Someone new in Towne (EDITED BY AARON)

Heidi Paul / Roundup

Having been hired only a month ago, Joanna Zimring Towne may be the new girl on the block in the Pierce College Counseling Center, but she brings an impressive combination of resume and experience.

Zimring Towne, born in Denver, moved to the Los Angeles area as a young girl and graduated Agoura High School in 1995. She earned a bachelor’s in theater and drama in 1997at the University of Wisconsin, Madison, then returned home where she began working in youth employment programs.

But she found government programs “were more concerned with numbers than results. I wanted to design programs to be more flexible. You can’t be rigid when it comes to kids.”

So in 2005, Zimring Towne went back to school at University of Southern California, earning concurrent master’s degrees in Social Work and Public Administration in 2007. That led to a job as career program manager in the Los Angeles branch of POSSE, a New York-based college scholarship access program.

“POSSE was a very positive experience. We matched students to appropriate scholarships and worked closely with the universities. From that I developed a desire to work in higher education,” she said.

“When I saw the posting for the job at Pierce it was like reading my resume. I was really excited to be able to combine my work experience and counseling training in one job.”

She applied and began at Pierce in January of this year.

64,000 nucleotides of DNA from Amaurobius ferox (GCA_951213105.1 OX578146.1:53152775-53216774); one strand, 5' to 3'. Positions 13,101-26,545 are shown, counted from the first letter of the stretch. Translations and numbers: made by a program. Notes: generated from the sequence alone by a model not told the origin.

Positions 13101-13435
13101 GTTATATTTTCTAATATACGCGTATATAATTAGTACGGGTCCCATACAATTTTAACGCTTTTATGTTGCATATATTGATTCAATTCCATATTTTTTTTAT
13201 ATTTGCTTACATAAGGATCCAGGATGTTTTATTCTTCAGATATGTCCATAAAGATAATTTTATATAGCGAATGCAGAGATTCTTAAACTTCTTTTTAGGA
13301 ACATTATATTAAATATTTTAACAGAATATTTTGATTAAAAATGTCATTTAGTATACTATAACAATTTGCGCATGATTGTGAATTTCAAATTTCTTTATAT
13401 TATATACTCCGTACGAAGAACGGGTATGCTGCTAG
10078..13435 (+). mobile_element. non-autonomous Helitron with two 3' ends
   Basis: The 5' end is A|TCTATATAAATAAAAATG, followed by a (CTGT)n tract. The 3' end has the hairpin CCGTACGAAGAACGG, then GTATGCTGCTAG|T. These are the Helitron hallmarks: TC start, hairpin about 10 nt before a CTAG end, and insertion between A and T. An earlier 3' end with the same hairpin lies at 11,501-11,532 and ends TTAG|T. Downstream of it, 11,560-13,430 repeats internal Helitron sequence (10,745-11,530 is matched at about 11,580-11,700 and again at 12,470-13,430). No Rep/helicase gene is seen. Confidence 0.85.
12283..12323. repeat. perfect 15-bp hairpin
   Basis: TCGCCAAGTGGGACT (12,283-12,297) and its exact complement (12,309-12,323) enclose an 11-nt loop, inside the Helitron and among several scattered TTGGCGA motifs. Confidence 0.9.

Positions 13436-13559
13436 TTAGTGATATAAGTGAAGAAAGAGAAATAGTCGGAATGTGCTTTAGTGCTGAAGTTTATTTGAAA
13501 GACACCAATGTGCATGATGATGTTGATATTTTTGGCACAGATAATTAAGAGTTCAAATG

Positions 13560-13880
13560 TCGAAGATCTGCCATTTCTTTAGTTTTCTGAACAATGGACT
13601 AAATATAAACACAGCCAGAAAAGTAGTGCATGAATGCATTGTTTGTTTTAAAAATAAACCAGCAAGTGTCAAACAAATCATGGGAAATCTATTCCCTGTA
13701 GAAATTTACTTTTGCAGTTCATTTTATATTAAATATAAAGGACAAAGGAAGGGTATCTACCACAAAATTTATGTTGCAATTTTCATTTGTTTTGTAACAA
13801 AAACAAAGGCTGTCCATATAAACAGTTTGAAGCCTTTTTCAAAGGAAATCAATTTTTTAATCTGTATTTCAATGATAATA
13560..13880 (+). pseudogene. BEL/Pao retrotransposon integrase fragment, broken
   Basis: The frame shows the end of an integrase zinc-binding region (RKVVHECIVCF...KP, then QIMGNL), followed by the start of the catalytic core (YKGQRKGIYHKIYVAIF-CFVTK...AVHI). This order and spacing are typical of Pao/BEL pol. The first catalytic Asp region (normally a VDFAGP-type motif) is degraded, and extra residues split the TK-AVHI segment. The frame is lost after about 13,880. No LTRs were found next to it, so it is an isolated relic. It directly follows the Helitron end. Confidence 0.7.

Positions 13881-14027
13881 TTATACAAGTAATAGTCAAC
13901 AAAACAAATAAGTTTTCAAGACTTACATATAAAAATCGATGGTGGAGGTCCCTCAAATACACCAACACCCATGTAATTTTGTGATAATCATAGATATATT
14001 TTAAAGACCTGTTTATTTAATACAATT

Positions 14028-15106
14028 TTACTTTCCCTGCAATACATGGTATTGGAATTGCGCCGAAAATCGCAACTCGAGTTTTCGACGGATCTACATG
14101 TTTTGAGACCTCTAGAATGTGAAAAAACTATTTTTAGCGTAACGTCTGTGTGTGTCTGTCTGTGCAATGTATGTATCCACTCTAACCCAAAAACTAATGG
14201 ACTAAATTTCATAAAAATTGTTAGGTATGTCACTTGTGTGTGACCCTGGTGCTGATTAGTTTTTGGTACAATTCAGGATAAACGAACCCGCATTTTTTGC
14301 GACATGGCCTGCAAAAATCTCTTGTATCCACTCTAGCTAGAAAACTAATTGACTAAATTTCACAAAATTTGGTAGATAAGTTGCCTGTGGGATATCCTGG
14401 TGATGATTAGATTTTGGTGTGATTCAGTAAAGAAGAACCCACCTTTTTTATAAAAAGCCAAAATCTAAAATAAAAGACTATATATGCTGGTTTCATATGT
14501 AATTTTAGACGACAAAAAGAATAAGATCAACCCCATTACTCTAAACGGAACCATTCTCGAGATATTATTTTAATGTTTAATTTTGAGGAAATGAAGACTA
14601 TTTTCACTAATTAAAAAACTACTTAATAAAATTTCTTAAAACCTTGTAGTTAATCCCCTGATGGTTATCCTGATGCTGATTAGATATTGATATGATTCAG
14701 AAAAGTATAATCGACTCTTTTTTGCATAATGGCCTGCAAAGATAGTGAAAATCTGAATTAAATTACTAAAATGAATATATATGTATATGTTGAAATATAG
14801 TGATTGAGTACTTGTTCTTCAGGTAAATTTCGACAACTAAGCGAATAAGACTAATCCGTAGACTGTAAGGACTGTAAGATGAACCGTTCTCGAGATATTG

Fellow counselor Sheldon Roth was on the hiring committee.

“We had over a hundred applicants and she stood out. Her strengths are a great systems approach and a larger vision for our Career Center which I think will put Pierce on the map,” he said.

One of Zimring Towne’s goals when the Career Center moves into larger quarters next fall is to have faculty integrate the center into course assignments so students can learn about jobs available in that field. The center is also planning a “Major Fair” next fall to help students plan their career goals. She cited how the new qualification to declare a major for an associate of arts is making it more difficult for students to plan their educational paths.

“Education and information are great equalizers,” Zimring Towne said. “If I had one piece of advice to students, it would be come to the counseling and career centers. There is so much information to know and so many choices to make. Even if all you have is a plan to make a plan, that’s still a plan and we can help you out.”